On December 3, China's Foreign Ministry spokesperson Hua Chunying was asked about the U.S. Under Secretary of State Keith Krach's recent comment on Twitter where he said: "China's Military-Civil Fusion is one reason why I wrote a letter to the Governing Boards of U.S. universities about a serious threat from the Chinese Communist Party to their academic freedom, university endowments, research, and intellectual property."
Hua responded that "it is a customary international practice to promote integrated military and civilian development. It is no exception for the U.S., where this practice dates back to before WWI."
This is indeed true and to think that the U.S., or other countries, develops their military and technology separately from civil society is naïve. Hua pointed out that multinational companies like Lockheed Martin are the result of "military-civil fusion" themselves.
In fact, the fusion between the U.S. military, civil society and the deep state is so insidious that the term military-industrial-complex (MIC) is often employed to convey the inner workings of the U.S. and the interests behind its never-ending wars.
The term MIC was coined by former President Dwight D. Eisenhower, who was a five-star general during WWII. In his Farewell Address to the Nation on January 17, 1961, he said: "In the councils of government, we must guard against the acquisition of unwarranted influence, whether sought or unsought, by the military–industrial complex. The potential for the disastrous rise of misplaced power exists, and will persist."
The MIC now funds think tanks and through lobbying and kickbacks from the private sector, generals and politicians work for companies, related to the military, when they retire from official governmental duties.
The MIC now pulls in thousands of private companies into defense contracts with the U.S. state. According to militaryindustrialcomplex.com, the U.S. Department of Defense (DoD), which only publicly reports contracts over $6.5 million, has since October 2006, when contracts were made public, funded both private business and universities for research and military equipment, with nearly $3 trillion.
The Western media and the U.S. government are thus making a storm in a tea-cup over something they not only do themselves but do so with more vigor. It must not be forgotten that the U.S. military budget, which is expected to reach $725 billion in 2020, is significantly higher than any other state. According to the International Institute for Strategic Studies, even with China's rise in military spending, the U.S. spends more than three times more on its military than China.
The fact that the U.S. seeks to shock its citizens with news of China's "military-civil fusion" when it is engaged in doing the same, but on a grander scale, shows that news about the military doesn't spread very far in a "free-press." Indeed, the basic fact that the U.S. has approximately 800 military bases in 80 countries comes as a bombshell to many.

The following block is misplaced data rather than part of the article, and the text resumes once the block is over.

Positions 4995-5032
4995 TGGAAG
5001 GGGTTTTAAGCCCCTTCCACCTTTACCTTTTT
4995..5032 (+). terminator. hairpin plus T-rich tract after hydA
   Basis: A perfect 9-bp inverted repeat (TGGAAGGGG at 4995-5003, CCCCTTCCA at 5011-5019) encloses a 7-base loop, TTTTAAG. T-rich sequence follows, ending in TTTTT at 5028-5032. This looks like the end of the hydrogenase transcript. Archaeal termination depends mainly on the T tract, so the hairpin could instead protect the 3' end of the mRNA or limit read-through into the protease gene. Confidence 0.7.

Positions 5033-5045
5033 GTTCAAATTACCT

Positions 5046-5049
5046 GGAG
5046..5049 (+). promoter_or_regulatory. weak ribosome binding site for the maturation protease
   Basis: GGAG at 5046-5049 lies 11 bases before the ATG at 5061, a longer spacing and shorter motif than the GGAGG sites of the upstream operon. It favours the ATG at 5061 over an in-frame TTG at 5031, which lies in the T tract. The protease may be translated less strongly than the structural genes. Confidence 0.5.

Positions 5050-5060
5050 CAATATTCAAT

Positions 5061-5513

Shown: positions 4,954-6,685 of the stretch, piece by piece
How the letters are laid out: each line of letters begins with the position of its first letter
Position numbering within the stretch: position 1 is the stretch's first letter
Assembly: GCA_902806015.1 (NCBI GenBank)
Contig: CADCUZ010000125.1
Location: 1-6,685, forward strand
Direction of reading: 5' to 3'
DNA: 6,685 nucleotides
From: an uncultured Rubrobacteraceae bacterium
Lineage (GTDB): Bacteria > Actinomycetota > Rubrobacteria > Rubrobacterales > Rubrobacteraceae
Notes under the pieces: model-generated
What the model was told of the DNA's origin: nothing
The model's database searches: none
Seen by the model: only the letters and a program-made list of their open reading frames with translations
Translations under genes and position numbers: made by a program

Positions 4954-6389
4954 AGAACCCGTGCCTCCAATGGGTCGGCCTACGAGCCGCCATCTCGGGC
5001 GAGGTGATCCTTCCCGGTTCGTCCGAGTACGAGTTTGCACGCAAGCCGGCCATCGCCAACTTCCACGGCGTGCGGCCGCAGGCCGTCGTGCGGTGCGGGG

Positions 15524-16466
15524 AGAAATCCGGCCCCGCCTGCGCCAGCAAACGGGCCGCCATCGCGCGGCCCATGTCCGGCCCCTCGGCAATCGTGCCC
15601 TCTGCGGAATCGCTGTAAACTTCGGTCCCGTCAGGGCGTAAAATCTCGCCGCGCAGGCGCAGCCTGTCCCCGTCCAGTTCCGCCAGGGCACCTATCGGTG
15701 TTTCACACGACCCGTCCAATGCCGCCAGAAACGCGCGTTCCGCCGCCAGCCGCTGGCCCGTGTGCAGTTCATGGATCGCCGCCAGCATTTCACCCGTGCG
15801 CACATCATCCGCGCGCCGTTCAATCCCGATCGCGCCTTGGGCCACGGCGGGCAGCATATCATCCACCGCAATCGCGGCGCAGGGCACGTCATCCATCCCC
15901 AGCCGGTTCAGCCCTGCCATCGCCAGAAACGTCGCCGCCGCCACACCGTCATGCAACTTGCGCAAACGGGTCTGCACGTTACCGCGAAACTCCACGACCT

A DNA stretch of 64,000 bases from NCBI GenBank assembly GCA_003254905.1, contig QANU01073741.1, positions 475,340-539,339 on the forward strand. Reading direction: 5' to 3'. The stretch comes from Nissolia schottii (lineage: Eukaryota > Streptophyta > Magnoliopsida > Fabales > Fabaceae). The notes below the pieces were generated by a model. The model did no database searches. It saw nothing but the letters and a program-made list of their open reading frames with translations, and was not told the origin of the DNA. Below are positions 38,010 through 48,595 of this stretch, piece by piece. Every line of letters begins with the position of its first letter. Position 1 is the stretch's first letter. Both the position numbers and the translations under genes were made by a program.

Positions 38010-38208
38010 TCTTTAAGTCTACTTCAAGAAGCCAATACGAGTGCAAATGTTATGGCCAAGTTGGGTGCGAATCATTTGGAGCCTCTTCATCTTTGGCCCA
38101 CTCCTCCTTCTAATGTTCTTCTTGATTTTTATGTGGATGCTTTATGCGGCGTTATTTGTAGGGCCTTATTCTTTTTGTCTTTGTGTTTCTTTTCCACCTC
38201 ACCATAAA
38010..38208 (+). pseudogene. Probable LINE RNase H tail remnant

Looking through a Western newspaper you'll see a section on business and sport but not on the military. This is in contrast to most papers in China who dedicate a section to military affairs. Consequently, military-civilian fusion is not a secret, like it is in the United States. It is widely reported and there is even a Chinese government website dedicated to disseminating information to the Chinese public.
There is, of course, much rhetoric within the Western press on military matters but usually, it comes down to "who to punish," "where to invade," and "how to save." While talk on invading and bombing foreign states is normalized, information on the basic running of our militaries is not commonly disseminated.
In contrast, China's rhetoric of how to use its military comes down predominantly to the topic of how to maintain its sovereignty and the integrity of its borders against foreign threats who see the PRC as illegitimate and seek to overthrow it.
China's military isn't as advanced as the U.S. and compared to the U.S., China spends a fraction on its military. China has a defensive narrative as opposed to an invading one. It neither has bases across the world nor is it entangled in a web of military alliances. It sees all states and governments as legitimate and seeks to work with all.
As such, what is the U.S. afraid of? Even if China overtakes the U.S. economically, it could not threaten the U.S. militarily. The U.S. cut off from the world by two ocean moats is geographically safe. It is rich in resources, has strong technological capacities, and has a fearsome nuclear capacity to ward away any aggressor. Thus, what the U.S. fears is the rise of others which will prevent it from using its military strength to undemocratically implement its hegemony across the world.
Consequently, if one agrees that economic and technological development cannot be separated from military potentialities then the U.S. will logically seek to deny not only Chinese development but all economic and technological development that arises independently outside its dominion.